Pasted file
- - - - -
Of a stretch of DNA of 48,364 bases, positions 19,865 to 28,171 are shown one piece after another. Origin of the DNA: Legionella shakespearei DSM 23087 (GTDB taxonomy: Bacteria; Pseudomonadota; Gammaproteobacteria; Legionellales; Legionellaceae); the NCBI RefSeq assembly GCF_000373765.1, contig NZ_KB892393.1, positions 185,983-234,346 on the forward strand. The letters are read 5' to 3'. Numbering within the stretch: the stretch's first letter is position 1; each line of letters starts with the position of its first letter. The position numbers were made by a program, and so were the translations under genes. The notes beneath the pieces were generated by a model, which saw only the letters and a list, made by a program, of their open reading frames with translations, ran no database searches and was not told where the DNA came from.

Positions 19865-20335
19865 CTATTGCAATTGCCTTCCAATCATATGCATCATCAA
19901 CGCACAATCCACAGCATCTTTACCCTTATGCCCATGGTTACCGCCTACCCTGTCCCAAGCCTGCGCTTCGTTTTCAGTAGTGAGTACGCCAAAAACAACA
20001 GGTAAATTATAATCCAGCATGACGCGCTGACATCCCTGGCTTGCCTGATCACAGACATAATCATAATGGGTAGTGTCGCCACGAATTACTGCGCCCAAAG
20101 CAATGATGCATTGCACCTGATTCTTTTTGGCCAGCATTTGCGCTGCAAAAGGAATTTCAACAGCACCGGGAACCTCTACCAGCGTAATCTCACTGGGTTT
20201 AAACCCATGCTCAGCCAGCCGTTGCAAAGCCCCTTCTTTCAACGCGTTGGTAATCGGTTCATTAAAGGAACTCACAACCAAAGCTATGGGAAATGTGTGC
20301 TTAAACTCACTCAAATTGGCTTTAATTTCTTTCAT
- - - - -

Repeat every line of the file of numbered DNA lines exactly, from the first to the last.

Of a stretch of DNA of 48,364 bases, positions 19,865 to 28,171 are shown one piece after another. Origin of the DNA: Legionella shakespearei DSM 23087 (GTDB taxonomy: Bacteria; Pseudomonadota; Gammaproteobacteria; Legionellales; Legionellaceae); the NCBI RefSeq assembly GCF_000373765.1, contig NZ_KB892393.1, positions 185,983-234,346 on the forward strand. The letters are read 5' to 3'. Numbering within the stretch: the stretch's first letter is position 1; each line of letters starts with the position of its first letter. The position numbers were made by a program, and so were the translations under genes. The notes beneath the pieces were generated by a model, which saw only the letters and a list, made by a program, of their open reading frames with translations, ran no database searches and was not told where the DNA came from.

Positions 19865-20335
19865 CTATTGCAATTGCCTTCCAATCATATGCATCATCAA
19901 CGCACAATCCACAGCATCTTTACCCTTATGCCCATGGTTACCGCCTACCCTGTCCCAAGCCTGCGCTTCGTTTTCAGTAGTGAGTACGCCAAAAACAACA
20001 GGTAAATTATAATCCAGCATGACGCGCTGACATCCCTGGCTTGCCTGATCACAGACATAATCATAATGGGTAGTGTCGCCACGAATTACTGCGCCCAAAG
20101 CAATGATGCATTGCACCTGATTCTTTTTGGCCAGCATTTGCGCTGCAAAAGGAATTTCAACAGCACCGGGAACCTCTACCAGCGTAATCTCACTGGGTTT
20201 AAACCCATGCTCAGCCAGCCGTTGCAAAGCCCCTTCTTTCAACGCGTTGGTAATCGGTTCATTAAAGGAACTCACAACCAAAGCTATGGGAAATGTGTGC
20301 TTAAACTCACTCAAATTGGCTTTAATTTCTTTCAT